Are disabled women’s voices silenced in the abortion debate? asks Clare Laxton
Like the majority of people in the UK, I am pro-choice when it comes to abortion. I feel that it is a woman’s right to choose whether she continues with a pregnancy or not, and I will campaign for that right as long as there are people who are out there to restrict it.
Since the 1967 Abortion Act, abortion in the UK is legal up until 24 weeks of the pregnancy – however a woman needs two doctors’ signatures (which no other medical procedure requires) and abortion in Northern Ireland is still illegal. There is a strong pro-choice sentiment within the UK, although the anti-choice lobby seems to be able to shout louder and receive more media attention. The Abortion Act has been in constant jeopardy since its conception. In the past year alone there have been three attempts – all by female MPs – to reduce the legal time limit for abortion in the UK. I will campaign against any restrictions on the abortion law, and for liberalisation, for my whole life probably.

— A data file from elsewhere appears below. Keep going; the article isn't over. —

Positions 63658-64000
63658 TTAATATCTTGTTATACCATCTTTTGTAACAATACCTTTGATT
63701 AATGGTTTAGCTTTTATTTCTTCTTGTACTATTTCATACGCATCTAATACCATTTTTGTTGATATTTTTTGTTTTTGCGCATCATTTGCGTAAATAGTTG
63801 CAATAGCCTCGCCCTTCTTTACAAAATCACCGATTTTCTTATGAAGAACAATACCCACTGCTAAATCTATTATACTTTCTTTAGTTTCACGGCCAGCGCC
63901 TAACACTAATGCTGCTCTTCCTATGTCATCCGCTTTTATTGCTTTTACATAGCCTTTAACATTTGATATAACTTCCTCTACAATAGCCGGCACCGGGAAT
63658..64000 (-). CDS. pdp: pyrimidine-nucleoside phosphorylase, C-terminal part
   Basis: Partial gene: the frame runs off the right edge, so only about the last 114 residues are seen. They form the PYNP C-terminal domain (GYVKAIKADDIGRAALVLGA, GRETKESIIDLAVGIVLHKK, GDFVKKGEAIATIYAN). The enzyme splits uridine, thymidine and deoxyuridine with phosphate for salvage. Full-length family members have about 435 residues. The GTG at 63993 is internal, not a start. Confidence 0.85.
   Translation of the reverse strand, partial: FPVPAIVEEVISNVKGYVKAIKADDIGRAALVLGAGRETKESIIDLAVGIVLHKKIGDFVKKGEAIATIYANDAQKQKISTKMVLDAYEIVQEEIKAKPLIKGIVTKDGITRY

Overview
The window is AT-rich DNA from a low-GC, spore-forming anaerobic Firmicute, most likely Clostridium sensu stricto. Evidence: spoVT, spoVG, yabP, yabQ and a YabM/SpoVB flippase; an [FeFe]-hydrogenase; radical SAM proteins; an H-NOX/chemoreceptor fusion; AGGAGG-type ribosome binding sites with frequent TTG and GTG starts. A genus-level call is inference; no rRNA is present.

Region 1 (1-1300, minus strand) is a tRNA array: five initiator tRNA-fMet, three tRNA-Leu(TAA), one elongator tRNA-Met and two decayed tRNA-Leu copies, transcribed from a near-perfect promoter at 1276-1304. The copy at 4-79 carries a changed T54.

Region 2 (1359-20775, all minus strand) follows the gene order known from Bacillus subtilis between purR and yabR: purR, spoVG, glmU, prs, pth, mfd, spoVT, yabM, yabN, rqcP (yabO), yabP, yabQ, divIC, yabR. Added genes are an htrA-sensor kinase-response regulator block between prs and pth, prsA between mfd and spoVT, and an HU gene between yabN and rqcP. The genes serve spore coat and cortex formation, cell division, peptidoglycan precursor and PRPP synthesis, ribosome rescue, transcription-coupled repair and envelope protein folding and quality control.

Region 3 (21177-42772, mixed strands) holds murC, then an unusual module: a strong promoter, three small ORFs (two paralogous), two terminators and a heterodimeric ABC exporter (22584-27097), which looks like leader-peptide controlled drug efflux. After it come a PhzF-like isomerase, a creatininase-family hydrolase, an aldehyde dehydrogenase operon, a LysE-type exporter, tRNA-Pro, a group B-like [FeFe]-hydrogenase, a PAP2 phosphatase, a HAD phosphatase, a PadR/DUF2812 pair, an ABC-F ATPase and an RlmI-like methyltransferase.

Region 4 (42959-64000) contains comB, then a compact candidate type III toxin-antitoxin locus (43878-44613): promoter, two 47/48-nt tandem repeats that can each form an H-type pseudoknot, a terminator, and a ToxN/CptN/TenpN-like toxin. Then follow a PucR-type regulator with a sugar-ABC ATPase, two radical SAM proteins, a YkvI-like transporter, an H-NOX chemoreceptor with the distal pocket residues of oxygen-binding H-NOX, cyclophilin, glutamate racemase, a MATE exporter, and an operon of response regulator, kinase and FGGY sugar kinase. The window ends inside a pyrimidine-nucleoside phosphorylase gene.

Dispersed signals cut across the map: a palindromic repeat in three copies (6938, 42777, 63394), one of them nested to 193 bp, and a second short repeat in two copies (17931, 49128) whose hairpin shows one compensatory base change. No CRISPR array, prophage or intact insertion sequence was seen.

This article is not about questioning my pro-choice stance or my commitment to the movement – it is about opening up avenues of debate around this complex issue.
Since working for a disabled people’s charity I have been more aware of the voice – or lack thereof – of disabled people within the abortion debate. Learning about feminism and feminist theory taught me how to question my beliefs and where they come from – which has brought me to question the lack of voice of disabled people in the abortion debate and the pro-choice movement.